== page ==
- Be sure the following is in /etc/ssh/sshd_config and uncommented (that there's no # in front of them) in /etc/ssh/sshd_config on the server:
PubkeyAuthentication yes PasswordAuthentication no
- Open TCP port 22 on the server for incomming connections. This varies depending on your firewall. on-standard port.
- If the server is behind a router with DHCP:
- Stop using DHCP and assign a static IP address to your server. See the Gentoo Handbook or Arch Linux Wiki for instructions if you do not know how.
- Forward external TCP port 22 (or another port) on your router to port 22 on your server.
- Over on the client, create and test the a client key pair
- On the client command line, run
ssh-keygen -f ~/.ssh/server.key("rsa" is the default, it is not necessary to explicitly specify "rsa"). Consider annotating the key pair with a comment using the
- Copy the public key to removable media and transfer that media to the server and mount it. Copy the public key to the server, say to ~/.ssh/server.key there. Then append the key to the authorized_keys file,
cat ~/.ssh/server.key >> ~/.ssh/authorized_keys
- Back over on the client, test that the new key works:
ssh -i ~/.ssh/server.key serve.example.com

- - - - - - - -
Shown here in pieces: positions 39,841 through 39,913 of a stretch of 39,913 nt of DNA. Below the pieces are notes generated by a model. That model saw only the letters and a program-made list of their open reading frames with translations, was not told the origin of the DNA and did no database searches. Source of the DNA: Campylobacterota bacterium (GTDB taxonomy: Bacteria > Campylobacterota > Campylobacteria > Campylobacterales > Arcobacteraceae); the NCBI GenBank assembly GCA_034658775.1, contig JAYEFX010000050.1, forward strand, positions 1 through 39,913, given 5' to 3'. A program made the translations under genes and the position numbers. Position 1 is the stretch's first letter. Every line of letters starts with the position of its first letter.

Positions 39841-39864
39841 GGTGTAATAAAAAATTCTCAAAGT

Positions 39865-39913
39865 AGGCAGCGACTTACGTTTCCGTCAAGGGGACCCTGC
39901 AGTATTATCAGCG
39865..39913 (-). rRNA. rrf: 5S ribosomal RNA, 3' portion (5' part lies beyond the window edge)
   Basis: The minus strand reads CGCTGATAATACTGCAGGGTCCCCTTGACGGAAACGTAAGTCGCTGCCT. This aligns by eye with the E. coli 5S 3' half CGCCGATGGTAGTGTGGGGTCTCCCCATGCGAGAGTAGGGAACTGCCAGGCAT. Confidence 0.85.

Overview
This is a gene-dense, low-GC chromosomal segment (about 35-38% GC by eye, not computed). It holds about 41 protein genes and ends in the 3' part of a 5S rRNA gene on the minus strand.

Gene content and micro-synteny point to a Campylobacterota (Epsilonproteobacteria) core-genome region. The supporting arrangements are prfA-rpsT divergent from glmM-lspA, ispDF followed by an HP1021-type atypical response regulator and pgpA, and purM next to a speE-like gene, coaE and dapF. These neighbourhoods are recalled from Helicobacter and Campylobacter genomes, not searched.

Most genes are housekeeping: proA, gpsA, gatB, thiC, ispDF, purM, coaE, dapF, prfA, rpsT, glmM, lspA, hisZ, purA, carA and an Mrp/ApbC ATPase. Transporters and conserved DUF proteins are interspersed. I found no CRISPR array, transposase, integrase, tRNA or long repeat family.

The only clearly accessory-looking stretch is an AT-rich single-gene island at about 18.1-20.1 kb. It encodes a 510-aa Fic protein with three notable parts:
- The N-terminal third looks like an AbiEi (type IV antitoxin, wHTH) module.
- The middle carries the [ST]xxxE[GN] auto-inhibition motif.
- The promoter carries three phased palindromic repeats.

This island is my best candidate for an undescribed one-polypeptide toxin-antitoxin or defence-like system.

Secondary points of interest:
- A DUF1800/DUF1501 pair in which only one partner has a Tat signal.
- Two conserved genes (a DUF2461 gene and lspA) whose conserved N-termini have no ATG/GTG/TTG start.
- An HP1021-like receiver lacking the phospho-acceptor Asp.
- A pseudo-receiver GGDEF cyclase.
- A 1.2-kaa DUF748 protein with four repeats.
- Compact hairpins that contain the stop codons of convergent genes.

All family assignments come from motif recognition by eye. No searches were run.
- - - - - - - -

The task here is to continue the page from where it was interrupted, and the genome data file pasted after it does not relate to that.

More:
- On the client command line, run
- (Re)start the sshd service.
- Log in again from the client using the key
Tip: If the username that you are logging in as on the server is the same as the one you're currently using on the client, you don't need to specify the user to log in as on the server.
SSH as a Proxy Edit
If you can make an SSH connection, you can (most likely) use that connection as a SOCKS5 proxy, without any extra setup on the remote computer. Traffic can then be tunneled securely through the SSH connection. If you are on a wireless connection, you can use this to effectively secure all your traffic from snooping. You can also use this to bypass IP restrictions, because you will appear to be connecting from the remote computer. Note that DNS traffic is not tunneled, unless specific provisions are made to do so.
Pick some big port number (bigger than 1024 so you can use it as non-root). Here I choose 1080, the standard SOCKS port. Use the
-D option for dynamic port forwarding.
ssh -D 1080 user@host
That's it. Now as long as the SSH connection is open, your application can use a SOCKS proxy on port 1080 on your own computer (localhost). For example, in Firefox on Linux:
- go to Edit -> Preferences -> Advanced -> Network -> Connection -> Settings...
- check "Manual proxy configuration"
- make sure "Use this proxy server for all protocols" is cleared
- clear "HTTP Proxy", "SSL Proxy", "FTP Proxy", and "Gopher Proxy" fields
- enter "127.0.0.1" for "SOCKS Host", and "1080" (or whatever port you chose) for Port.
SSH from your webbrowser Edit